Seine still too dirty for swimming, two months before Paris Olympics

Triathletes dive into the Seine during a test event for the Olympics in Paris
During the Olympics in Paris, the Seine will host a leg of the triathlon and open-water swimming - BERTRAND GUAY/AFP

Water tests in the Seine in Paris have shown that the river is still too dirty to swim in, two months before the start of the Olympics, when it is set to be used by athletes, according to data from a charity released on Wednesday.

French authorities have been in a race against time to clean up the Seine, which will host the swimming leg of the triathlon at the end of July, as well as the open-water swimming in August.

Surfrider, a water charity, has been conducting regular tests to measure levels of two crucial bacteria that indicate the presence of faecal matter.

Its latest results showed levels of e-coli and enterococci higher than authorised limits set by sports federations and European bathing standards.

One reading for e-coli at the Alexandre III bridge was more than three times higher than the maximum level authorised by the triathlon and open-water swimming federations.

Heavy rainfall in May is likely to have contributed to what Surfrider called the “poor” water quality.

It noted that there had been heavy rain 36 hours before the tests, but only light rain in the previous 12 hours.

Heavy rainfall is known to overwhelm Paris’s sewage system, which is more than a century old, leading to direct discharges of untreated effluent into the river.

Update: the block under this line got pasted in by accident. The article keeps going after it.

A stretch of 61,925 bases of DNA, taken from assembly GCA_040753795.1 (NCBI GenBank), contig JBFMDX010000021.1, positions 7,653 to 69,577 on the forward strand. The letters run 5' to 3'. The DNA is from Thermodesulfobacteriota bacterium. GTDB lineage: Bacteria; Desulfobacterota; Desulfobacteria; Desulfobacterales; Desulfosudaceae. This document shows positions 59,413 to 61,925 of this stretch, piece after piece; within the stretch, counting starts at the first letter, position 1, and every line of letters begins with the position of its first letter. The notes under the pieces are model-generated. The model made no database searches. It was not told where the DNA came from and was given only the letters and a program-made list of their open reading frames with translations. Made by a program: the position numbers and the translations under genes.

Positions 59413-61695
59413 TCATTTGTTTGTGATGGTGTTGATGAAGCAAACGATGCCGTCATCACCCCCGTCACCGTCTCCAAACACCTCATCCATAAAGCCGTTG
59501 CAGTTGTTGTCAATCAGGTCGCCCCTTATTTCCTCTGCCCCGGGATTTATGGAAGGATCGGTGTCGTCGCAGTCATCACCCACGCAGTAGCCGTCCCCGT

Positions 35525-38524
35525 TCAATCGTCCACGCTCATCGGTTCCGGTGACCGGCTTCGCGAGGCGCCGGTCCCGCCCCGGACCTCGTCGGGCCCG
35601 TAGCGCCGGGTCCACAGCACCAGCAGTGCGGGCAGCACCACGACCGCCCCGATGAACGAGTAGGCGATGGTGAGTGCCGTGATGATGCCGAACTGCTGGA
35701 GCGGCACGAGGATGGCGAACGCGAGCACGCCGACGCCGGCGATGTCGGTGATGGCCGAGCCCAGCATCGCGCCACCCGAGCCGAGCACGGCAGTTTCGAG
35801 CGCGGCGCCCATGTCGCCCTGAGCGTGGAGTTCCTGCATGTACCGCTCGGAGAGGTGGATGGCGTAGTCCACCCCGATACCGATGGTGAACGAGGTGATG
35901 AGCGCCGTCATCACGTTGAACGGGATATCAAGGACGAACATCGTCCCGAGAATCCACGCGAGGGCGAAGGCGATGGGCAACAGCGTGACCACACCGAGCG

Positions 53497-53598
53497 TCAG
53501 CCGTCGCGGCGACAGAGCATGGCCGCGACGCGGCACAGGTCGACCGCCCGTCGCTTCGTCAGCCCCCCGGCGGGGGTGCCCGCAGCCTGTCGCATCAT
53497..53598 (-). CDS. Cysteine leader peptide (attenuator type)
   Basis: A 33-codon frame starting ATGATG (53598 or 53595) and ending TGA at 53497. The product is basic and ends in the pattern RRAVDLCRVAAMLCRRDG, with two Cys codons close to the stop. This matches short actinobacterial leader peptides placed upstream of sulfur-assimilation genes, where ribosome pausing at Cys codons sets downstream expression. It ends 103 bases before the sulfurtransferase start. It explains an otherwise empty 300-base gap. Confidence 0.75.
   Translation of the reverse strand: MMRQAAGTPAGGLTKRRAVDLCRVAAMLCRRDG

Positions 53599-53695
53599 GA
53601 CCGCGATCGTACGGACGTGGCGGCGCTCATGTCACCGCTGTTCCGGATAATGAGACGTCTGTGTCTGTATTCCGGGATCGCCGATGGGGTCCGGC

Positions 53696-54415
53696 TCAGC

Organisers are praying for fine weather during the Olympics, which run from July 26 to Aug 11, and have been open about the possibility of needing to delay or even cancel the Seine swimming in the event of storms.

Although a new water-treatment plant in Champigny-sur-Marne, upstream of Paris, was inaugurated at the end of April, another major Olympics-related water infrastructure project has yet to enter service.

A giant new underground stormwater facility close to the Austerlitz train station in eastern Paris, that will stock water to prevent discharges into the river, is scheduled to come on stream in early June.

Cleaning up the Seine had been “probably the most difficult [Olympic] project to organise”, Emmanuel Gregoire, the deputy mayor of Paris, told reporters in April.

About 1.4 billion euros (£1.19 billion) has been spent by French authorities upgrading sewage treatment and stormwater facilities around Paris to reduce the amount of untreated faecal matter flowing into the river and its main tributary, the Marne.

The clean up has been promoted as one the key legacy achievements of Paris 2024, with Anne Hidalgo, the city’s mayor, intending to create three public bathing areas in the river next year.

She and Emmanuel Macron, the French president, have also promised to take a dip before the Games to demonstrate it is safe, with Ms Hidalgo pencilling in June 23 for her swim, according to sources.

Olympic open-water swimming has been hit by pollution concerns in the past, notably in Rio in 2016 and Tokyo in 2021.

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